The System BCD Store

During the Windows boot process, the BCD store will be loaded and the settings contained within it will identify the boot device, boot loader, etc. Assuming a standard setup is used, the BCD store will remain open when Windows is booted - this is referred to as the System Store. By default the BCDEdit tool will use this BCD store unless another store is explicitly specified on the commandline. Whether the BCD store remains open and in use as the system store depends on a number of factors. If a standard Windows installation is used (windows was installed on a raw disk using the default settings) then the BCD Store is likely to remain open as a system store. Using a third party boot manager (e.g. Grub4dos) can cause problems.

A simply way to check for a system store is to open regedit and check for the existence of the HKEY_LOCAL_MACHINE\BCD00000000 key -

The BCDEdit Reference (White Paper - dated January 31, 2008) states that -

"...Every such system has a system BCD store that contains the data that controls the boot environment. Systems can have additional BCD stores, but only one store at a time can be designated as the system store..."

In my tests the only circumstances in which a system store was not available (I'm referring here to the BCD store not remaining open when Windows was booted) was when a third party boot manager was used to boot Windows. Using a third party boot manager does not necessarily result in there not being a system store so it's best to check. To test if a system store is being used, open a command prompt with elevated privileges and type bcdedit.exe /enum [enter] - if any entries are listed then a system store is in use. On my test system, using the Grub4dos boot manager in a multiboot setup, when a system store was not in use I received an error message. In the first screenshot a BCD store was present on the active partition of disk zero, however it was not the BCD store used to boot the operating system -

On the following screenshot there was no BCD store present on the active partition of disk zero -

There are advantages to the default behaviour of keeping the BCD store open as it might be located on a separate partition to the operating system - this is the case in Windows 7 and 8 if it was installed on a raw disk using default settings. As the system store is kept open it's possible to edit it using BCDEdit even if the partition it's on is not mounted or is hidden. The hibernation function may also depend on access to the BCD store.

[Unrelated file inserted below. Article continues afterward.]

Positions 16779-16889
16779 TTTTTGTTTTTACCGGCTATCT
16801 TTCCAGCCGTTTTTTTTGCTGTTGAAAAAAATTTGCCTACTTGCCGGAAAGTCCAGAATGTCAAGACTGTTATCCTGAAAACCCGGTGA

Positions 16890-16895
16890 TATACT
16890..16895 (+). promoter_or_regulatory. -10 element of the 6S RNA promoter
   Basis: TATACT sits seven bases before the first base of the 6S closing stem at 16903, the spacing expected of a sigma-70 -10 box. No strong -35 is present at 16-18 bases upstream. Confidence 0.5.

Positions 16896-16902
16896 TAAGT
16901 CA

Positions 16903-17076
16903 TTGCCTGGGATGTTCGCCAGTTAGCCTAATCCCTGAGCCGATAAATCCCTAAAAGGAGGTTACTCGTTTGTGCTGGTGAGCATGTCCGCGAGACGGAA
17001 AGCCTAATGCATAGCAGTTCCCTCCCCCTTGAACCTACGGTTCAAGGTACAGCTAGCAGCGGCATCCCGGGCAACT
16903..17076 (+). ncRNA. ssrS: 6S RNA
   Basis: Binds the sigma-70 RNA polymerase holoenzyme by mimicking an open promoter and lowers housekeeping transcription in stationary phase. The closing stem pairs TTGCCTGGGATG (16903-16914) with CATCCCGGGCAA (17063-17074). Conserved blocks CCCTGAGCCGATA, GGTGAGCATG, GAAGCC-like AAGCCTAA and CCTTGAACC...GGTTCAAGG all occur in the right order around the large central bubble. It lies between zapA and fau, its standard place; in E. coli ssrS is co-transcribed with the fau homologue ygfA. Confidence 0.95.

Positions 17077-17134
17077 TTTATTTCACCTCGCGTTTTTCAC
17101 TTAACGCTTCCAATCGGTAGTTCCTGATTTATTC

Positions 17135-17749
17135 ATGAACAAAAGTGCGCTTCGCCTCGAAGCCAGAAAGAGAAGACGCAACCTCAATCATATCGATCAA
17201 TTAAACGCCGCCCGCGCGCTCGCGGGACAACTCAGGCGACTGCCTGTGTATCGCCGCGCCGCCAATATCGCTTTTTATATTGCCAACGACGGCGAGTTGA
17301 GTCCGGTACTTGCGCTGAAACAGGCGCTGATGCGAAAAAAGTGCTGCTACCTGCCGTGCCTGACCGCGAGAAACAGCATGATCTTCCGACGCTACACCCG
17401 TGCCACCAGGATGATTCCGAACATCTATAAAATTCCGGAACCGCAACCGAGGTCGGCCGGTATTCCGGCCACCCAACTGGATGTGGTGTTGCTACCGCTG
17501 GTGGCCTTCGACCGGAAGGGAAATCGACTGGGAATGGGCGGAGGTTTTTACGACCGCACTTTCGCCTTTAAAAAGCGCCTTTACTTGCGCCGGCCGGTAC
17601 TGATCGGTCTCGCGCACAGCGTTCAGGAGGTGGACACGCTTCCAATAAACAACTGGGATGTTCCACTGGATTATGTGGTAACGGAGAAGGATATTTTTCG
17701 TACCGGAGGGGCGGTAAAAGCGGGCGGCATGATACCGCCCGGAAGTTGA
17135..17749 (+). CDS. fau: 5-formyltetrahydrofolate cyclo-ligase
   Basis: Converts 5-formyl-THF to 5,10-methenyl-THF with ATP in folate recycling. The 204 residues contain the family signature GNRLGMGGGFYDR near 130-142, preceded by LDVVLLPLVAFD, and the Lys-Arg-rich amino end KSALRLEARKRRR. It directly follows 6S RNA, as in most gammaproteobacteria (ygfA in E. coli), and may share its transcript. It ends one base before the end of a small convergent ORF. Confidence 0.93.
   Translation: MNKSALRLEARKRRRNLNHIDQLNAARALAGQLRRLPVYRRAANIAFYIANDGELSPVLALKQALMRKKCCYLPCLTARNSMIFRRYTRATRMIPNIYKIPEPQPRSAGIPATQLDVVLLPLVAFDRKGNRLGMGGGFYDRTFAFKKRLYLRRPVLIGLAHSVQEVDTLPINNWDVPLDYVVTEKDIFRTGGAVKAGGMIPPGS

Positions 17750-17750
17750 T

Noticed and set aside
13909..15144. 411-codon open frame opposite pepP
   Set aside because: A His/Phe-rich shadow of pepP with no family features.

The following from (BCD is Always Open section) illustrates some of the possible complications if a third party boot manager is used -

"...Because of the way the Microsoft bootmanager works the Vista operating system expects that the BCD will always be on the system partition, so during bootup the Vista OS opens the system partition BCD. When using the Microsoft bootmanager the system partition is always the active primary partition on the drive seen in the BIOS as the first boot hard drive, even if that is not the partition you are actually running Windows from. When using a third-party bootmanager the system partition is usually the partition you are booted in to, even if that is on a second or higher hard drive or a logical partition, which means that the BCD inside your booted Vista is not necessarily on the boot drive active primary. Unfortunately and rather inconveniently when Vista boots up it is not the system partition as seen by Vista itself that is chosen for the location of the BCD to open, but instead the partition that Windows considers should be the system partition, namely the boot drive active primary. If there is another BCD to be found in the correct location on the expected system partition then it will be that BCD that will be held open in the Vista you are booted into, even if the partition that this BCD is on has been hidden. If there is no BCD to be found on the supposed system partition then none at all will be opened...."